Pyrrhonism for Stoics

Douglas C. Bates
35 min readSep 7, 2023

A booklet explaining Pyrrhonism for those already familiar with Stoicism

Pyrrho of Elis, founder of Pyrrhonism. Image based on an ancient sculpture

Introduction

Pyrrhonism is perhaps the subtlest and most difficult to grasp of the Hellenistic philosophies of life. Aenesidemus, who defected from Academic Skepticism to spark a revival of interest in Pyrrhonism, said in his book Pyrrhonian Discourses, that language lacked ways of expressing key elements of Pyrrhonism. These difficult-to-express elements seem to be shared with similar difficult-to-express elements of Buddhism, particularly in Buddhism’s Madhyamaka and Zen forms.

Exacerbating these difficulties in understanding is that a variety of modern interpretations of Pyrrhonism have been put forward. Most of these interpretations come from academics who are not Pyrrhonists. Worse, some of these academics are hostile to the idea that Pyrrhonism is a viable philosophy of life — most notably, Jonathan Barnes and Richard Bett. The academics who consider themselves to be Pyrrhonists have either mostly published only in Portuguese (e.g., Porchat, Smith), or whose approach to Pyrrhonism does not make it accessible as a philosophy of life for ordinary people (e.g., Foglein).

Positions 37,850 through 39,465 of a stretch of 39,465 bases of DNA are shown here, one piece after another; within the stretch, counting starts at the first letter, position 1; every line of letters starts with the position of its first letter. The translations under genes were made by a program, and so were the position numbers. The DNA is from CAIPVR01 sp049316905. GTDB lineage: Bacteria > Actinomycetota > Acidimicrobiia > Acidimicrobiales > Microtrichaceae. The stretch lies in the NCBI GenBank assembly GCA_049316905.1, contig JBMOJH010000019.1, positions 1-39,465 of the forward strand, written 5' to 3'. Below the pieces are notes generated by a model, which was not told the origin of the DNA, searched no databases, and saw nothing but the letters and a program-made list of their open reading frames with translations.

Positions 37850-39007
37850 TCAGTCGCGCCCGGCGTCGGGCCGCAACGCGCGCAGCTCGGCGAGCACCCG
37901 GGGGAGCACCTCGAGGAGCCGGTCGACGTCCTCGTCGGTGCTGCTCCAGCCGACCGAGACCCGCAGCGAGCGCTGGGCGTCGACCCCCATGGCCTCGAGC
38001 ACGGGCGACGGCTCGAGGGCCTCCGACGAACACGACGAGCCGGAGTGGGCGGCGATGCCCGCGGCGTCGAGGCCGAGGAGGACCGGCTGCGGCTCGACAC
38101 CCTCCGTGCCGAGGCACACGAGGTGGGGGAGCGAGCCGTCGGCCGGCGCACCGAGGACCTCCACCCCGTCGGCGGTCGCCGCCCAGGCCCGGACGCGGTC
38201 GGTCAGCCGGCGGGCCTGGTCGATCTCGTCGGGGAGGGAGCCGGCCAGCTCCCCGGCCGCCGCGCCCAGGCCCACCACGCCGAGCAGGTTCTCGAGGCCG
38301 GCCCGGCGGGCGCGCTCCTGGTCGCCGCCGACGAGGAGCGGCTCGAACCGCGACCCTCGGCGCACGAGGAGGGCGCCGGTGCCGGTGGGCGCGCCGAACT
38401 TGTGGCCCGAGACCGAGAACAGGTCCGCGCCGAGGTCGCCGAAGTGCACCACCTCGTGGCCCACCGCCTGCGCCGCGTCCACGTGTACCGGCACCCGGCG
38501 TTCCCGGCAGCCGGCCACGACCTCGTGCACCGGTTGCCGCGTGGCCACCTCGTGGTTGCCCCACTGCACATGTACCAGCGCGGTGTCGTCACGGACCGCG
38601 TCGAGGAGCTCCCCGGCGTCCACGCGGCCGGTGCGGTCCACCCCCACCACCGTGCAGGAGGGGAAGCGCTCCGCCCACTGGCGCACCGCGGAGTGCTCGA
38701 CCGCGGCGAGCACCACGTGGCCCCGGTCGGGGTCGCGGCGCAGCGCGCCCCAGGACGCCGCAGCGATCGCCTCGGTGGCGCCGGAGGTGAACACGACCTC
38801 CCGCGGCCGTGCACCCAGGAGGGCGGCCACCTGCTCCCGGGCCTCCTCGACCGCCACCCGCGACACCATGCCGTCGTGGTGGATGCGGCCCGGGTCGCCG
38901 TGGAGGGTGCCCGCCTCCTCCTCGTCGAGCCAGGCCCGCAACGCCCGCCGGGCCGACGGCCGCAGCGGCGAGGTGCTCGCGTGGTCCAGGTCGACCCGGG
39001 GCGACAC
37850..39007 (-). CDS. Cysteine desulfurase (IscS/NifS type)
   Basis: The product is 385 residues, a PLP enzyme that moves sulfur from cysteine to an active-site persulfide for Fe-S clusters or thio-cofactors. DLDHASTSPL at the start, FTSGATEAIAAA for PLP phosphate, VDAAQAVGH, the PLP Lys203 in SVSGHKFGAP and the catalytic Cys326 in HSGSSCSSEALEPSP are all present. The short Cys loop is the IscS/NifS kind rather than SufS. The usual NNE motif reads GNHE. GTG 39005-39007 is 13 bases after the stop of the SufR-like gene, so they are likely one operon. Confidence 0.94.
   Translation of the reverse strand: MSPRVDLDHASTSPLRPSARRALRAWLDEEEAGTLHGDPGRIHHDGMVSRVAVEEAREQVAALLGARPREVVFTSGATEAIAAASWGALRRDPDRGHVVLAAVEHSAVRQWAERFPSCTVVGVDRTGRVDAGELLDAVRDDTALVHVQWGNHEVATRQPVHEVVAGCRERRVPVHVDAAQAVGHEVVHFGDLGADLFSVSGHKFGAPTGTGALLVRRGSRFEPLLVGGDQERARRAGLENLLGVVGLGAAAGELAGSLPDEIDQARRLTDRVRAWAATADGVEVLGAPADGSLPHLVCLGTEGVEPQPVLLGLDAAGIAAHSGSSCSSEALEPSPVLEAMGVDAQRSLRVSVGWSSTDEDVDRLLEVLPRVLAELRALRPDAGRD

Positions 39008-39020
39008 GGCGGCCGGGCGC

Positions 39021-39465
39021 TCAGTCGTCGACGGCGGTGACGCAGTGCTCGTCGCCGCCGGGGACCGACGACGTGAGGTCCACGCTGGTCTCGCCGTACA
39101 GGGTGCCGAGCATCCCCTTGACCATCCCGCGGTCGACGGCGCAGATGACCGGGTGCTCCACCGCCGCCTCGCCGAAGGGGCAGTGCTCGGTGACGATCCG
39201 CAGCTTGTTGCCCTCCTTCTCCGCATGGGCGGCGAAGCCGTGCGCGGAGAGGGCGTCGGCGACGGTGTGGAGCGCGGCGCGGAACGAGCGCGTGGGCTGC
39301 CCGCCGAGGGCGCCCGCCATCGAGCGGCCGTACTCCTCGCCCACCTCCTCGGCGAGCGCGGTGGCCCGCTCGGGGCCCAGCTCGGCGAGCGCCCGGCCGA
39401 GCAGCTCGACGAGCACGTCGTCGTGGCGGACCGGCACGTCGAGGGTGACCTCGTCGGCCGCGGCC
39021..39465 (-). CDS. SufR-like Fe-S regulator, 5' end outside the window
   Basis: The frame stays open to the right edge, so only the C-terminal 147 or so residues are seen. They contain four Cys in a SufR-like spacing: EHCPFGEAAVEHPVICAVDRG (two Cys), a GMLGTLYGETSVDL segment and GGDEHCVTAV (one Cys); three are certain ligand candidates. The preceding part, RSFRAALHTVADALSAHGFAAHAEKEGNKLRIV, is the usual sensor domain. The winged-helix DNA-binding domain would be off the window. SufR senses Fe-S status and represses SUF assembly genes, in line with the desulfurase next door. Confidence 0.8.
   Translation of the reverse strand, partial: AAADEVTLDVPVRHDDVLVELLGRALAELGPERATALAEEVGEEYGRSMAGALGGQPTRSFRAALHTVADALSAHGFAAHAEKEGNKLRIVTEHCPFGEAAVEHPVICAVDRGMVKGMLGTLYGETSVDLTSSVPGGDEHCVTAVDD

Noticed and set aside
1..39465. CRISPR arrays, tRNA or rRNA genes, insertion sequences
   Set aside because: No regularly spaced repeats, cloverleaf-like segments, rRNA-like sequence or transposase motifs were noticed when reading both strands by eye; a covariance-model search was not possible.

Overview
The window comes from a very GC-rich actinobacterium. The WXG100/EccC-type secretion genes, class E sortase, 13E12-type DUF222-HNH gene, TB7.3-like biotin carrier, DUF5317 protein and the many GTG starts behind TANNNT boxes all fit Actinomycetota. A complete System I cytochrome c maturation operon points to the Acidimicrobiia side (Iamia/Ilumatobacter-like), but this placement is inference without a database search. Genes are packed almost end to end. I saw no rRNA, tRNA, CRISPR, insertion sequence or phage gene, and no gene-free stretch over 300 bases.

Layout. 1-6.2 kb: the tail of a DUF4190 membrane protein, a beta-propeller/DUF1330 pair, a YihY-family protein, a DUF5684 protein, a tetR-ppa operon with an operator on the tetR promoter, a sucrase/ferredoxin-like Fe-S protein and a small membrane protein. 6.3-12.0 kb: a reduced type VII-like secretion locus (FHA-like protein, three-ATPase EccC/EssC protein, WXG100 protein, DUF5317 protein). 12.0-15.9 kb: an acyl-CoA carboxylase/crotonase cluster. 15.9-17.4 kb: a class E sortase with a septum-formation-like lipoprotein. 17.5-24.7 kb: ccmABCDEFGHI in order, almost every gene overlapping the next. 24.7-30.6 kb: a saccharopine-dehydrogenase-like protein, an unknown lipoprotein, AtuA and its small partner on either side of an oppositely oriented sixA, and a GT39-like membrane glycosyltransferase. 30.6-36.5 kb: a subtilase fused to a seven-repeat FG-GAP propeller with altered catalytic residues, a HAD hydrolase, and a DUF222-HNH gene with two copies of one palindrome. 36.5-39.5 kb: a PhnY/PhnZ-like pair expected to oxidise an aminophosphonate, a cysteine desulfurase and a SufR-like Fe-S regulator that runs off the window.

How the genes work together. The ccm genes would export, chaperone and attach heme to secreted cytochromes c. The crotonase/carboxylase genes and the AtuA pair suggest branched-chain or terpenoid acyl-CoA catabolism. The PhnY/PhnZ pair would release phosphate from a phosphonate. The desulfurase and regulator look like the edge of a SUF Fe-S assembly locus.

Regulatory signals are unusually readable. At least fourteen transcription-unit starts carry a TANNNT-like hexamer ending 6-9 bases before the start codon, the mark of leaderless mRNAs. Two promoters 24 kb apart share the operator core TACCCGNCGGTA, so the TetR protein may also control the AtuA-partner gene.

Despite there being a variety of interpretations of Pyrrhonism, the interpretations espoused by advocates of Pyrrhonism (e.g., Porchat, Smith, Kuzminski, Bates) are all in general agreement with each other. This suggests that the interpretations of Pyrrhonism advanced by non-Pyrrhonists are erroneous interpretations.

It seems that there’s something that non-Pyrrhonists fail to understand about Pyrrhonism. I noted this in the introduction to my book, Pyrrho’s Way: the Ancient Greek Version of Buddhism. Understanding Pyrrhonism seems to require a gestalt shift — something like a Copernican shift. While to us it appears that the Earth is the center, the center is someplace else. Understanding Pyrrhonism requires something similar. Certain things that we instinctively think as not only real but necessary for thought come to be understood as delusions, the removal of which improves thought.

Our personal perspectives have us see the world around us in a particular way. Understanding Pyrrhonism seems to require letting go of that perspective and looking at the world in another way. In the case of Pyrrhonism, this way…

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Douglas C. Bates

Ancient Greek philosophies of life. http://www.pyrrhonism.org Author of “Pyrrho’s Way: The Ancient Greek Version of Buddhism.”